The psychological harm

Baumrind criticised Milgram for showing insufficient respect for his pps, inadequate steps taken to protect pps, possibly leading to long-term harm. Lack of informed consent, deception by disguising the true nature of the experiment and possible psychological harm. In his defence Milgram claims it would not have been possible to get results, which reflected behaviour in real situations without deception. Zimbardo was similarly criticised for deceiving pps. Critics believe it is really not necessary in research and particularly unethical.

They proposed other more ethically acceptable methods, such as asking pps to imagine how they would behave in certain situations, could be used. However Milgram did this by asking people how many pps would go to 450V on the shock generator, their predictions grossly underestimated the levels of obedience found. Zimbardo claimed ‘as if’ or ‘predict how you would behave in this situation’ would be missing out on some of the powerful yet subtle dynamics of situational control. Nevertheless Milgram and Zimbardo might have causes pps psychological harm during their experiments.

Milgram recorded pps trembling, stuttering and sweating. Zimbardo’s experiment had to be discontinued after just 6 days of the 2 weeks due to extreme emotional and behavioural effects. Did the knowledge gained justify the means by which it was acquired? Savin thinks not. Zimbardo disagrees, his follow up over many years revealed no lasting negative effects, student pps were healthy and able to bounce back from their ‘prison experience’. Milgram’s questionnaire distributed to pps after the experiment concluded that 84% of pps were glad to be involved and 74% had learned something.

1 year later there was no evidence of emotional harm and time was also taken for debriefing afterwards. Furthermore pps may have felt stupid and used when they learned the true nature of the experiment and how they had been deceived. Leading to the likelihood that they would not trust psychologists or people in authority in the future. Milgram replied that he thought it would be ‘of the highest value if participation in the experiment could inculcate a scepticism of this (inhumane) kind of authority’. Milgram did not intentionally cause discomfort to his pps.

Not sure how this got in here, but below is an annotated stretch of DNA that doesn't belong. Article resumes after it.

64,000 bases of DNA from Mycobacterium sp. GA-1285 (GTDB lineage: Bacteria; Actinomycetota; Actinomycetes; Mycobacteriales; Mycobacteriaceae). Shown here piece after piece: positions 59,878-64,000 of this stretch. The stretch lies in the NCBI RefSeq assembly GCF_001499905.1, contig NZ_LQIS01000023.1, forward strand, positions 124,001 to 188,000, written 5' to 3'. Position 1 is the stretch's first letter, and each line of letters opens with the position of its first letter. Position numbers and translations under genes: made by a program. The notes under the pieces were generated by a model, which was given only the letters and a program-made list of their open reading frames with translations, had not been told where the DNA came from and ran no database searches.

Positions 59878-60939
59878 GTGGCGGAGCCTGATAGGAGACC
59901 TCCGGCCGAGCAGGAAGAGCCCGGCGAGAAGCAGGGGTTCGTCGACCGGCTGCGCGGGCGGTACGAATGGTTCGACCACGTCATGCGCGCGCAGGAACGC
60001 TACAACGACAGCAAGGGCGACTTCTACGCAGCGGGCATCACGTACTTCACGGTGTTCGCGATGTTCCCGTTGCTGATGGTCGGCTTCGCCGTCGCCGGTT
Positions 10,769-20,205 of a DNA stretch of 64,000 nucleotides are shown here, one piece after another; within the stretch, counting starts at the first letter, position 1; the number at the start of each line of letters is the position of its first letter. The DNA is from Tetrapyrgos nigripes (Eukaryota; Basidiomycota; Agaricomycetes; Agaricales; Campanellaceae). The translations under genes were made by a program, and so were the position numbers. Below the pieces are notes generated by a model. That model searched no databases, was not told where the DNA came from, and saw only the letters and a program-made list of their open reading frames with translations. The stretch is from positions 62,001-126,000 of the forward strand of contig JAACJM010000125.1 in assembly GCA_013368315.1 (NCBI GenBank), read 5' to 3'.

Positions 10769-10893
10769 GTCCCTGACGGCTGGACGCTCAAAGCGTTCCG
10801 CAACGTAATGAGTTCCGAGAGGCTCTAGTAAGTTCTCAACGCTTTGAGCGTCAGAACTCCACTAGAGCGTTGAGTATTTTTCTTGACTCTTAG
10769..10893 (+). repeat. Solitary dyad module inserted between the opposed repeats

His survey carried out beforehand predicted few pps would give shocks after the leaner began to protest. Milgram did not believe it sufficient to justify stopping the experiment and after his research was published the American Psychological Association found it ethically acceptable and Milgram was awarded a prize for his outstanding contribution to social psychology research. John Darley 92 argues that the possibility of being evil is latent in all of us and can be made active by a conversion process, he considers the possibility this may have been Milgram’s intention.

Lifton’s theory supports this – he reported Nazi doctors were initially ordinary individuals, yet what they did in performing evil acts morally altered them. David Mandel 1998 believed Milgram’s finding had led to an oversimplified explanation of the atrocities committed during the Holocaust. It ignored important factors that motivated the perpetrators such as chances of professional advancement and the opportunity of lucrative personal gains.

Aronson 99 suggested that psychologists face a particularly difficult dilemma as to whether the potential benefits of the research outweigh the costs to the individual pps. A positive outcome of both Milgram and Zimbardo’s experiments is the increased awareness of how pps should be treated. Zimbardo did acknowledge he should not have acted as ‘prison superintendent’ and principal researcher – as he became trapped in his superintendent role. Instead of banning research of this type, what is needed is better research. This increased awareness has led psychologists to draft guidelines to be used for research.

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